The heart of Christian social action
I was in a meeting with some great people all sharing stories and reports of how they were serving communities in need. Some talked about their programmes, some about church mission and some about the Kingdom of God. And I found myself getting more and more uncomfortable. I wasn’t disturbed by their activity or by their motivations but by the fact that something was missing from the conversation. Or rather someone was missing. Jesus.
We were talking about what He was inspiring, doing and equipping, but we were not talking about Him.
He was the unseen guest in our work. We substituted less contentious words for Him- programme, church, faith community, the Kingdom of God. All of which are fine and good words but all of which can nudge the Lord Jesus to the sidelines. 1 Corinthians 1:18-3 is all about not substituting the person of Jesus Christ for other great things like wisdom or signs. Verses 22-24 sets it out clearly.
Jews demand signs and Greeks look for wisdom, but we preach Christ crucified: a stumbling block to Jews and foolishness to Gentiles, but to those whom God has called, both Jews and Greeks, Christ the power of God and the wisdom of God.
So I get nervous when we don’t talk about Him. When we use more acceptable words. He is a stumbling block to some and foolishness to others and lots of people get uncomfortable when we start talking about our love of the Lord Jesus, relationship with Him and how much he means to us. Yet it is He who is the power and wisdom of God not our great programmes, communities and activities.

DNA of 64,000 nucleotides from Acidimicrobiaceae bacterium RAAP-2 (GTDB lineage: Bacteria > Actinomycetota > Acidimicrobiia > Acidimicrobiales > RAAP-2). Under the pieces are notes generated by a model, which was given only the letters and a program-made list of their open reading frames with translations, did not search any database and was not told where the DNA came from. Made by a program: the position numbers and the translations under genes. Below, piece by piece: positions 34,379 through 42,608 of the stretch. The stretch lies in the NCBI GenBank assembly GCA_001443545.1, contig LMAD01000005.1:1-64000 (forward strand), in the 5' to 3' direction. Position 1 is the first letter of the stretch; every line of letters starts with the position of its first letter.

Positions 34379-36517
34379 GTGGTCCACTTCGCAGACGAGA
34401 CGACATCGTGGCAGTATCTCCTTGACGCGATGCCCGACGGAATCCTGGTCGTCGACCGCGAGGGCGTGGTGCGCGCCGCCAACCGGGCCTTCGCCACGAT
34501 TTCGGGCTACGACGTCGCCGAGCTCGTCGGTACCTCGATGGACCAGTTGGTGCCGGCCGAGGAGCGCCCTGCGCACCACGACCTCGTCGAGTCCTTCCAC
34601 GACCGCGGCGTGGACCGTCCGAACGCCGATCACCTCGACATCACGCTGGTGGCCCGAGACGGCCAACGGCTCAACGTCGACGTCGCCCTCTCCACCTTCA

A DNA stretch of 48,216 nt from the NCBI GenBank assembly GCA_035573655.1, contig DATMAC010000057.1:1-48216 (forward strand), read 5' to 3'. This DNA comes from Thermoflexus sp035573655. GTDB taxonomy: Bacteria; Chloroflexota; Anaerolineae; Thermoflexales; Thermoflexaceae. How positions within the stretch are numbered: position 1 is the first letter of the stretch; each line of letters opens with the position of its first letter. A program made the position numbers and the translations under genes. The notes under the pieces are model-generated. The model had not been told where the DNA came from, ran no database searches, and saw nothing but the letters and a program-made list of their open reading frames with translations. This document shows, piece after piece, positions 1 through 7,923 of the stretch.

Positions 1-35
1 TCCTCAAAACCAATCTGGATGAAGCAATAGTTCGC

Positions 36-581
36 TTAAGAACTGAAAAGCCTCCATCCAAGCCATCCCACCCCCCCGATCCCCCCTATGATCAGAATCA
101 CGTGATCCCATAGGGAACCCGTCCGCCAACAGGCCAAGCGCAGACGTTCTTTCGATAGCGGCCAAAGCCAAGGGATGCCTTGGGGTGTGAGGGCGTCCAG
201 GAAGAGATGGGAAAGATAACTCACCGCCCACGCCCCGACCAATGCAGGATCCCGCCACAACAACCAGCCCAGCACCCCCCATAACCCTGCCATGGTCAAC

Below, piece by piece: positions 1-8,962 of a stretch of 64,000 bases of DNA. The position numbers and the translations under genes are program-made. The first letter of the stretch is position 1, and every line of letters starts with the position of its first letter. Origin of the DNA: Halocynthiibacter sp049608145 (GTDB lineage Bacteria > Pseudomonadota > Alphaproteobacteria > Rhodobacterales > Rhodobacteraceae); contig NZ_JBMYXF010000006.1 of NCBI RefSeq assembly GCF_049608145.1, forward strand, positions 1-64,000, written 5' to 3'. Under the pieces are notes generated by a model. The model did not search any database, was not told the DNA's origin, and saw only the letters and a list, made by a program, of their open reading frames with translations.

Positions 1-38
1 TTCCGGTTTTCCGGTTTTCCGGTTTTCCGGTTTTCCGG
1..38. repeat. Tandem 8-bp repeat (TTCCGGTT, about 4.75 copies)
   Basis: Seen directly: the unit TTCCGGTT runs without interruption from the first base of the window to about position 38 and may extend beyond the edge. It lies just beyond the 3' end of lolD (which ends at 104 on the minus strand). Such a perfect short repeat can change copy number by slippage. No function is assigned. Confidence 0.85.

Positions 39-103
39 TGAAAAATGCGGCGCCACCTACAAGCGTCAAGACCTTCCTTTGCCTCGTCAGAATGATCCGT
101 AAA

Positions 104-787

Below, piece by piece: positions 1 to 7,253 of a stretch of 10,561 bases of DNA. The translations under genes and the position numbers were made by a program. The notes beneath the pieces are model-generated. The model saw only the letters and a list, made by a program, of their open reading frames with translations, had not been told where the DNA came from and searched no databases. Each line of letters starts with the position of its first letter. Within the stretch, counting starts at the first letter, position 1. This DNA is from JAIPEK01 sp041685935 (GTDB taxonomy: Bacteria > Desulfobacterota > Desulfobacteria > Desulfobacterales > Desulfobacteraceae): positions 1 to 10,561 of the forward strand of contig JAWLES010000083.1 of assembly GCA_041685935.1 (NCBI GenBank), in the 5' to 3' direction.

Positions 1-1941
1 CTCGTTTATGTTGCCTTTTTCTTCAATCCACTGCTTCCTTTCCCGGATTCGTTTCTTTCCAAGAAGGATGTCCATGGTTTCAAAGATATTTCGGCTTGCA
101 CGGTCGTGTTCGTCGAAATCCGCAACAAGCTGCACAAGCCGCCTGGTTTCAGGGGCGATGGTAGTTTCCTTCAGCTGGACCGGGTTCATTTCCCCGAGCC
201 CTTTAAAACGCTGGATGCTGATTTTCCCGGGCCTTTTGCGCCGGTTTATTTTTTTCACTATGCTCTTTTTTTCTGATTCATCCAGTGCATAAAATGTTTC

One of my big fears as we understand our faith in the context of serving the last, the least and the lost is that we drift away from our dependency on, service to, and worship of, Christ. I don’t think that service/love of others and service/love of Christ are real choices or opposites. I think it is impossible to adequately do either in isolation from the other. I also think that history tells us that dividing these aspects has been the frontline of spiritual warfare and that many good people who have been concerned to serve the world have lost their grip on Jesus. Likewise many good people who have been concerned with staying true to Christ have withdrawn from the world. The call of God in our time is to hold these things together. Because it is a place of spiritual warfare, and because we tend to come from one of these two traditions we struggle with understanding and imagining this integral path. We must stay faithful in the fight. I think Pope John Paul 11 expressed it more clearly than I have ever seen.
‘It is true that the inchoate reality of the Kingdom can also be found beyond the confines of the Church among peoples everywhere, to the extent that they live ‘gospel values’ and are open to the working of the Spirit who breathes where and when he will.But it must immediately be added that this temporal dimension of the Kingdom remains incomplete unless it is related to the Kingdom of Christ present in the church and straining towards eschatological fullness….The kingdom of God is not a concept, doctrine or a programme subject to free interpretation, but is before all else a person with the face and name of Jesus of Nazareth, the image of the invisible God’
It is this person- with a name and a face- who is the heart of Christian social action. Is he the unseen guest or the honoured guest in your work?